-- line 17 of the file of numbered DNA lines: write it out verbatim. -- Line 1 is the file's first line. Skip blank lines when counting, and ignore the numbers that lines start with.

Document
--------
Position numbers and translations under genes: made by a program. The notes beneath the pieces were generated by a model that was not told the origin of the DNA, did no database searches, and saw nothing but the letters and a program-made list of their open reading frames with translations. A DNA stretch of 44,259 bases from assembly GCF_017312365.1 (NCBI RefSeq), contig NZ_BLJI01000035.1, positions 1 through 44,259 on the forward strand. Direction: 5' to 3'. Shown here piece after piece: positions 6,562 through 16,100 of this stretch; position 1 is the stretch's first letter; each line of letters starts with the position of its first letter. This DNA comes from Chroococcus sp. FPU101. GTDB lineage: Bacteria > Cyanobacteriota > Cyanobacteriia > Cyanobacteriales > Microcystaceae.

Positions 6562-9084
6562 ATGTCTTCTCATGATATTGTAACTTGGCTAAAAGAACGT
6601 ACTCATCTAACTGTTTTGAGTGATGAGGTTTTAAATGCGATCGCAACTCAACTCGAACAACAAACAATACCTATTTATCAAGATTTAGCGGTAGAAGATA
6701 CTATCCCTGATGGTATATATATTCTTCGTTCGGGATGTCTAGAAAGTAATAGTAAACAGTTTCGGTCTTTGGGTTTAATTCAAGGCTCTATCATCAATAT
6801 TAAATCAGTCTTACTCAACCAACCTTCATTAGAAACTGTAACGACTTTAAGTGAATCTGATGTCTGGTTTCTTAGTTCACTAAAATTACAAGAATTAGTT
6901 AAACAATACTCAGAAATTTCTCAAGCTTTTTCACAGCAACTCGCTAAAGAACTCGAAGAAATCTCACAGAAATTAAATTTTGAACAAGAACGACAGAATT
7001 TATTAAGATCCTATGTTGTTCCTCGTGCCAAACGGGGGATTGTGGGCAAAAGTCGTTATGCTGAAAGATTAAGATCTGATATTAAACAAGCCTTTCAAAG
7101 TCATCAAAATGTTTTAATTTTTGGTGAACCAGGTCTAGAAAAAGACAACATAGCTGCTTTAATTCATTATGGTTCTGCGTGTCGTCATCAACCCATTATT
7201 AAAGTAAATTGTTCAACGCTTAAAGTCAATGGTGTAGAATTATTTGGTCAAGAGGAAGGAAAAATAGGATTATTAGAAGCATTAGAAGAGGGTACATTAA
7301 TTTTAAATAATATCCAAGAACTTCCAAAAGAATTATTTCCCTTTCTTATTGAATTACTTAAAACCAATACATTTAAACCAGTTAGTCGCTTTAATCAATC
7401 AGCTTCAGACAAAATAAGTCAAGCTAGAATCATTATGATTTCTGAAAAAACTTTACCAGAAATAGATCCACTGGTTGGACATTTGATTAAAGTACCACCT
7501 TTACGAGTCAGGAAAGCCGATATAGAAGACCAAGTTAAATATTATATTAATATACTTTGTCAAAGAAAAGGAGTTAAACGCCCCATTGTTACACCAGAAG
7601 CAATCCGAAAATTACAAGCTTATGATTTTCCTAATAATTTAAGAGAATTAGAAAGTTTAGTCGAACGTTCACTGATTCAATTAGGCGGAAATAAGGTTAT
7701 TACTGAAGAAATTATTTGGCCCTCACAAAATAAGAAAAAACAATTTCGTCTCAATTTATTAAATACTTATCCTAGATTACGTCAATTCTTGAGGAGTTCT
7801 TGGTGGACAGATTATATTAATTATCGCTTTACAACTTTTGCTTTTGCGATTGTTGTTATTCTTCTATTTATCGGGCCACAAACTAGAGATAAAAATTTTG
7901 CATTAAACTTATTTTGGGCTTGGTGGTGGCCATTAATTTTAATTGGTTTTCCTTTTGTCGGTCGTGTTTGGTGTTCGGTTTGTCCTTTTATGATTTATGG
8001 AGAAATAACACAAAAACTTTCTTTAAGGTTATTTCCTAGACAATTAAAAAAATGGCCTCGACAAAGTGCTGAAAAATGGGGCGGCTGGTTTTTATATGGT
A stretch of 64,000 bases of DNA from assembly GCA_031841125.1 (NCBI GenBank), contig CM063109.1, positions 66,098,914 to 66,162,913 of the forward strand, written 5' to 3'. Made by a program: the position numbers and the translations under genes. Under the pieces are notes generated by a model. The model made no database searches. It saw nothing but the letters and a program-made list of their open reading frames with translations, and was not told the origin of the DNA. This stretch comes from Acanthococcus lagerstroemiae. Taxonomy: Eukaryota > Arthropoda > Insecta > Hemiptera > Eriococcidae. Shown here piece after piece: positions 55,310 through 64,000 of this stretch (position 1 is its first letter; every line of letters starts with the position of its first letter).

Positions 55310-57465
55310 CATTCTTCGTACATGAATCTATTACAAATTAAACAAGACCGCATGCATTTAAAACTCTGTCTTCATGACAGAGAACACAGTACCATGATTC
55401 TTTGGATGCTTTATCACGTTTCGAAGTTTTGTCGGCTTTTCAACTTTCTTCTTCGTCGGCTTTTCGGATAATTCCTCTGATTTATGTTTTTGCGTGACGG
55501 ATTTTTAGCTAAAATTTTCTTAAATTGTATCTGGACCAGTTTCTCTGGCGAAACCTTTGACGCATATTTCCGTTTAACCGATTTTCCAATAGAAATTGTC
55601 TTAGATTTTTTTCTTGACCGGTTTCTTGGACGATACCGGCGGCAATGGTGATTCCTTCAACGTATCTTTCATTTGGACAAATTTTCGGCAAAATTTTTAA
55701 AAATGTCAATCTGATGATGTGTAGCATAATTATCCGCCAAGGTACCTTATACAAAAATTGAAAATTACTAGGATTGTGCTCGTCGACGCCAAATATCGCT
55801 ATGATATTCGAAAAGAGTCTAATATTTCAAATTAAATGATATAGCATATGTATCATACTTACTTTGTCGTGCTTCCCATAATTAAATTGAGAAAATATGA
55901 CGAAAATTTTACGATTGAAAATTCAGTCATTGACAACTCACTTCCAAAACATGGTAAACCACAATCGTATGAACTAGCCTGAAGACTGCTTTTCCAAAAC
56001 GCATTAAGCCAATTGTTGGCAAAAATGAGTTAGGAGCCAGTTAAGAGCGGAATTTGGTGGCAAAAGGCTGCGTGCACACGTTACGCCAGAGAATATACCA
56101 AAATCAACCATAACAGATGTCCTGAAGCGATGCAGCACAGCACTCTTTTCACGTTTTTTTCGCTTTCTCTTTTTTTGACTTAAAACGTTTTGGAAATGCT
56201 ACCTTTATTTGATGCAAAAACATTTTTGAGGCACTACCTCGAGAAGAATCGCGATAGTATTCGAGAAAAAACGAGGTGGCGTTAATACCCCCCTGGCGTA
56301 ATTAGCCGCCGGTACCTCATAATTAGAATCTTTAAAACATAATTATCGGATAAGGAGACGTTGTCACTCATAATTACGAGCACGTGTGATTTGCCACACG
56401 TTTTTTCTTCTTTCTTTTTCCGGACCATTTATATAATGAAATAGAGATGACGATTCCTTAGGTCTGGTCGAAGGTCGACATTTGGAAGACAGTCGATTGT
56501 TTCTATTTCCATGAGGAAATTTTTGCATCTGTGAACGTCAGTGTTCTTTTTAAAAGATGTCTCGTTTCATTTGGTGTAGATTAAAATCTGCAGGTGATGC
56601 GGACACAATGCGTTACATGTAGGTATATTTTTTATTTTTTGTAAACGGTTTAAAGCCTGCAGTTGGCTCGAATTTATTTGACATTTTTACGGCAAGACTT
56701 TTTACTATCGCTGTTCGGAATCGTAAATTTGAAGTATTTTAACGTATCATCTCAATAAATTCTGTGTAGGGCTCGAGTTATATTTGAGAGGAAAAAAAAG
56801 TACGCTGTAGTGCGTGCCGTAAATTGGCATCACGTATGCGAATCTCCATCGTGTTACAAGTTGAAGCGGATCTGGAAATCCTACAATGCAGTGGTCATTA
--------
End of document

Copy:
7901 CATTAAACTTATTTTGGGCTTGGTGGTGGCCATTAATTTTAATTGGTTTTCCTTTTGTCGGTCGTGTTTGGTGTTCGGTTTGTCCTTTTATGATTTATGG